Adding system calls
Adding a system call usually involves:
Updating kernel header files
As mentioned above, this is currently a two-step process:
This is fully automated (and these days handled by the libcore team, because they own icu, and that needs to be updated in sync with bionic):
If you make a change that is likely to have a wide effect on the tree (such as a
libc header change), you should run
Running the tests
The tests are all built from the tests/ directory.
Note that we use our own custom gtest runner that offers a superset of the options documented at https://github.com/google/googletest/blob/master/googletest/docs/AdvancedGuide.md#running-test-programs-advanced-options, in particular for test isolation and parallelism (both on by default).
Device tests via CTS
Most of the unit tests are executed by CTS. By default, CTS runs as
a non-root user, so the unit tests must also pass when not run as root.
Some tests cannot do any useful work unless run as root. In this case,
the test should check
Currently, the list of bionic CTS tests is generated at build time by running a host version of the test executable and dumping the list of all tests. In order for this to continue to work, all architectures must have the same number of tests, and the host version of the executable must also have the same number of tests.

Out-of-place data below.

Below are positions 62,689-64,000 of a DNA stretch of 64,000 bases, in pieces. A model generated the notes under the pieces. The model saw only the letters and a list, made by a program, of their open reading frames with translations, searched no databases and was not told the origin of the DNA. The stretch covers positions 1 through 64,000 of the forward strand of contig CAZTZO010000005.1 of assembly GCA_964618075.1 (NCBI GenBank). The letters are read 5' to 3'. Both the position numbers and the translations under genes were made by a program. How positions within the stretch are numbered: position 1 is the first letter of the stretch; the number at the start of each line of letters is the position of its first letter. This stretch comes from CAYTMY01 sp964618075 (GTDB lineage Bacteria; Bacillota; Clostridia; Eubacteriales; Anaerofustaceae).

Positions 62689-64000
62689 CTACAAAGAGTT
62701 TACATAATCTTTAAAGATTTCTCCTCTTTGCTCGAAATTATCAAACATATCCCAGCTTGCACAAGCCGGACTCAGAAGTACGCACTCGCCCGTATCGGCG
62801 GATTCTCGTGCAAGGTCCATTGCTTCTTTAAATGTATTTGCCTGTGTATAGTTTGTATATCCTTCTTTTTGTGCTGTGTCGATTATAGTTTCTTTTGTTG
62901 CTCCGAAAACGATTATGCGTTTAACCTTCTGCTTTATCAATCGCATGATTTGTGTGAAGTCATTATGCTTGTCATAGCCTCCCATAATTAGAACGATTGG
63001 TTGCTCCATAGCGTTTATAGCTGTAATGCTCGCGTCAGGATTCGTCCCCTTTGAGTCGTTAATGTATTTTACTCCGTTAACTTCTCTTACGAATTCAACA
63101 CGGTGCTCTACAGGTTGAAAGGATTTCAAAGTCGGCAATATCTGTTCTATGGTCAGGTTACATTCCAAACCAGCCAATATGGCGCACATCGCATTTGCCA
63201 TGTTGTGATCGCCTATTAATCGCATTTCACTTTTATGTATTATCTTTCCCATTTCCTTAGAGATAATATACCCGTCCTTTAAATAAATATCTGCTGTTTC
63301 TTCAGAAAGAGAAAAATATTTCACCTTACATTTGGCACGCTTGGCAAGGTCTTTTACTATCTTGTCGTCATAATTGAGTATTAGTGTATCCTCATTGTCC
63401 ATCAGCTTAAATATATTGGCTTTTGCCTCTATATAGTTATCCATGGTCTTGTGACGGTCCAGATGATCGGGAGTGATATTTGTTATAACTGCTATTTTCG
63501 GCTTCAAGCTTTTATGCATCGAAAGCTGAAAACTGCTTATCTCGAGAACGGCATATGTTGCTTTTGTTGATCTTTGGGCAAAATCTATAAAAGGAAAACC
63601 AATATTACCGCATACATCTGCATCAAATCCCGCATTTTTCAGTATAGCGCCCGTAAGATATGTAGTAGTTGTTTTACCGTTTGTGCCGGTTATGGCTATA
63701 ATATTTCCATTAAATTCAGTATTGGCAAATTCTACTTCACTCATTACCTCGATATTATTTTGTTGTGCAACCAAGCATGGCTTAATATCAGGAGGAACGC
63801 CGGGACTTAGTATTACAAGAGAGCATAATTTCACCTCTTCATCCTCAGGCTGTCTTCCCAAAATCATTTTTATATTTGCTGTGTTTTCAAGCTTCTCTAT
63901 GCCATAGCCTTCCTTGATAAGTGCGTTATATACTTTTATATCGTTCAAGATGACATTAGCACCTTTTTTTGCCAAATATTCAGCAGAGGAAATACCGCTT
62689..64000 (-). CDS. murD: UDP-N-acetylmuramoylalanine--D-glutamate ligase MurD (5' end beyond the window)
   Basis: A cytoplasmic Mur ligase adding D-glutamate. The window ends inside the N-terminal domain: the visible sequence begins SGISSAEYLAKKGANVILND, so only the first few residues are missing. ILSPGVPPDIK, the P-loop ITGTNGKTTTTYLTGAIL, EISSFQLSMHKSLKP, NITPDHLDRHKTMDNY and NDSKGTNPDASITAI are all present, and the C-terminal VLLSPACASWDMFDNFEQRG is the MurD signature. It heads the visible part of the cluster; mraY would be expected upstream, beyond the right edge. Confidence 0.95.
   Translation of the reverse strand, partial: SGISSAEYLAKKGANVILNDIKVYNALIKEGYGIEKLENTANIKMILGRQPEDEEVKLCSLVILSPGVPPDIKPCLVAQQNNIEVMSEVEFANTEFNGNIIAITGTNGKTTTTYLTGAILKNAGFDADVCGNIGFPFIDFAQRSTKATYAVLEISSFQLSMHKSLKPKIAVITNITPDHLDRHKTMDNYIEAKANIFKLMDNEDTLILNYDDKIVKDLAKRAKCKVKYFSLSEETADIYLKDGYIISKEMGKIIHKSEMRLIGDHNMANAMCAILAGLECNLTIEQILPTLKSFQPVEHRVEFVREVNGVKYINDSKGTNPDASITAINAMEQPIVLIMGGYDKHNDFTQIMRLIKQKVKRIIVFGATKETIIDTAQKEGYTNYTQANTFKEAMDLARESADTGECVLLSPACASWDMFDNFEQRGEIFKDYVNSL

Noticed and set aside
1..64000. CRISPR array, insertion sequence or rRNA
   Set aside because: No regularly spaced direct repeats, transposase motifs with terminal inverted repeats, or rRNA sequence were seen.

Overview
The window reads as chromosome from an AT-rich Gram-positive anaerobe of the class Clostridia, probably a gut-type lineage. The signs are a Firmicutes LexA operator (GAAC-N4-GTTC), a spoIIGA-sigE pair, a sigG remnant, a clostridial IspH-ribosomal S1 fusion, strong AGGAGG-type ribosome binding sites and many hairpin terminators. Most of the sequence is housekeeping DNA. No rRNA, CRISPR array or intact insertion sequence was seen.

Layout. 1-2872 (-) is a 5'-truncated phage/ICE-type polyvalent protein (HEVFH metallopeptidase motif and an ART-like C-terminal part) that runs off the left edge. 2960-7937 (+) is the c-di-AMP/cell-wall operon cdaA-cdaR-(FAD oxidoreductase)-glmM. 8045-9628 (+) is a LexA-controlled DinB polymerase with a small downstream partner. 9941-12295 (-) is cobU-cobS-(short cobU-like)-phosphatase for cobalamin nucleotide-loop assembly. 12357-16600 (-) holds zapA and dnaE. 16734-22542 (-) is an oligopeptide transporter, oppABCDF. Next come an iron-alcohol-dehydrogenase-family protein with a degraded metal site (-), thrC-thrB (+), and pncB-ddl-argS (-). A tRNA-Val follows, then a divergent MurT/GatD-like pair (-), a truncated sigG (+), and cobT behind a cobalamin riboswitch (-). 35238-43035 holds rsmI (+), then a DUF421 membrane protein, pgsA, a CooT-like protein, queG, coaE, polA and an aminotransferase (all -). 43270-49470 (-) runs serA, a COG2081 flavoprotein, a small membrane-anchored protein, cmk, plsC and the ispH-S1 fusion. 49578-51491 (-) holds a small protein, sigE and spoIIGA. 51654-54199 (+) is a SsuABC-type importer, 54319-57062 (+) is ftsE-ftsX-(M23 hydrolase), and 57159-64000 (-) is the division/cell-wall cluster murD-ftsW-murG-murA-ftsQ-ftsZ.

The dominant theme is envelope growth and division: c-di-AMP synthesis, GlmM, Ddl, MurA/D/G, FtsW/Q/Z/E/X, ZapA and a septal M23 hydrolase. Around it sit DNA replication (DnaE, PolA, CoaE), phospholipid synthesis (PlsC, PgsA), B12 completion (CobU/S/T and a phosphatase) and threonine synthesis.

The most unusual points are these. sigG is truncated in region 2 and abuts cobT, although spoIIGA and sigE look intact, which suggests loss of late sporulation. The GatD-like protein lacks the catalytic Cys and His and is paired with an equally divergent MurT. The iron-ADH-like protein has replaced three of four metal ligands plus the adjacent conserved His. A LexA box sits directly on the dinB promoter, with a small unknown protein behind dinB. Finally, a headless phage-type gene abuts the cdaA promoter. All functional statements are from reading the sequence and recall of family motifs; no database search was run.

Running the gtests directly is orders of magnitude faster than using CTS, but in cases where you really have to run CTS:
The host tests require that you have
You can supply gtest flags as extra arguments to this script.
As a way to check that our tests do in fact test the correct behavior (and not just the behavior we think is correct), it is possible to run the tests against the host's glibc.
Gathering test coverage
For either host or target coverage, you must first:
Coverage from device tests
Coverage from host tests
First, build and run the host tests as usual (see above).
The coverage report is now available at
Running the benchmarks
You can use
See the "Host tests" section of "Running the tests" above.
Attaching GDB to the tests
Bionic's test runner will run each test in its own process by default to prevent tests failures from impacting other tests. This also has the added benefit of running them in parallel, so they are much faster.
However, this also makes it difficult to run the tests under GDB. To prevent
each test from being forked, run the tests with the flag
32-bit ABI bugs